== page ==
Why is Aretha Franklin’s Lady Soul on my best 1,000 albums ever list?
The Queen of Soul delivers some sweet impressions.
Some stats & info about Aretha Franklin – Lady Soul
- What kind of musical stylings does this album represent? Soul, R&B, Southern Soul
- Rolling Stone’s greatest 500 albums ranking – #75
- All Music’s rating – 5 out of 5 stars
- When was Lady Soul released? 1968
- My ranking, the one you’re reading right now – #777 out of 1,000
Aretha Franklin’s Lady Soul on Spotify
What does the “best 1,000 albums ever” mean and why are you doing this?
Yeah, I know it’s audacious, a little crazy (okay, maybe a lot cray cray), bordering on criminal nerdery.
But here’s what it’s NOT: a definitive list of the Greatest Albums of All-Time. This is 100% my own personal super biased, incredibly subjective review of what my top 1,000 albums are, ranked in painstaking order over the course of doing research for nearly a year, Rob from High Fidelity style. Find out more about why I embarked on a best 1,000 albums ever project.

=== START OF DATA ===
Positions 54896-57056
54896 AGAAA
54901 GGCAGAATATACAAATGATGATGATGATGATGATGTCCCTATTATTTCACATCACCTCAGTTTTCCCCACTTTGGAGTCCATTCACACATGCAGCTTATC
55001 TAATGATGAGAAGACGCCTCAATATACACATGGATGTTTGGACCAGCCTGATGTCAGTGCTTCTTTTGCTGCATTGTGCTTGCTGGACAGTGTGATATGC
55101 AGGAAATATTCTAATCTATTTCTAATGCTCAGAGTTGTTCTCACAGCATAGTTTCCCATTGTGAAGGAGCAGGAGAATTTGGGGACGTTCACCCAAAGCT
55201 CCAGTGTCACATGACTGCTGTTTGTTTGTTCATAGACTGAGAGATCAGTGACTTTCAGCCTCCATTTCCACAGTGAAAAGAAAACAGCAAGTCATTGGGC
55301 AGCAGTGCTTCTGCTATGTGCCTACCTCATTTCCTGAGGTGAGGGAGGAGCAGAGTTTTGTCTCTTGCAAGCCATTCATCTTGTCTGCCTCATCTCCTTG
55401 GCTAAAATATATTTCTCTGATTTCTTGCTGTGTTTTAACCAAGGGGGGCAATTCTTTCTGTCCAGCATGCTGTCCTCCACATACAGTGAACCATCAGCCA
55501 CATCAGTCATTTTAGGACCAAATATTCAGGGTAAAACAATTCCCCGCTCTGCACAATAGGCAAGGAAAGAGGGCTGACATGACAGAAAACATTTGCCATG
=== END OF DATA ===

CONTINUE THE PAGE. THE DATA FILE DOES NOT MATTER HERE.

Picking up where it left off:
What does Aretha Franklin’s Lady Soul mean to me? What does it make me feel? Why is it exciting or compelling?
Lady Soul is joyous, soulful, and most importantly swings with the best kind of late 1960s soul vibe, including incredible vocals (front from Aretha herself of course and backing from the Sweet Impressions) and a driving pulsing rhythm section that includes wild horns and great production.
“Come Back Baby” is the perfect example of this, and adds a little funky organ into the mix for good measure. This song brings the good, soulful vibes with authority and Aretha Franklin’s voice crushes it.
The two most recognizable songs on Lady Soul for those not immersed in the era or Aretha’s work will likely be “Chain of Fools” and “(You Make Me Fee Like) A Natural Woman.” I’m much more partial to the former than the latter for many of the reasons listed above, which is to take nothing away from the beautiful and sweet ballad.
You can almost imagine the blast of horns and vibrant energy that the orchestration on “Money Won’t Change You” brings you being on a James Brown record. But Aretha is obviously perfect for it as well and well up to the challenge. It’s my favorite son on the album just at the moment.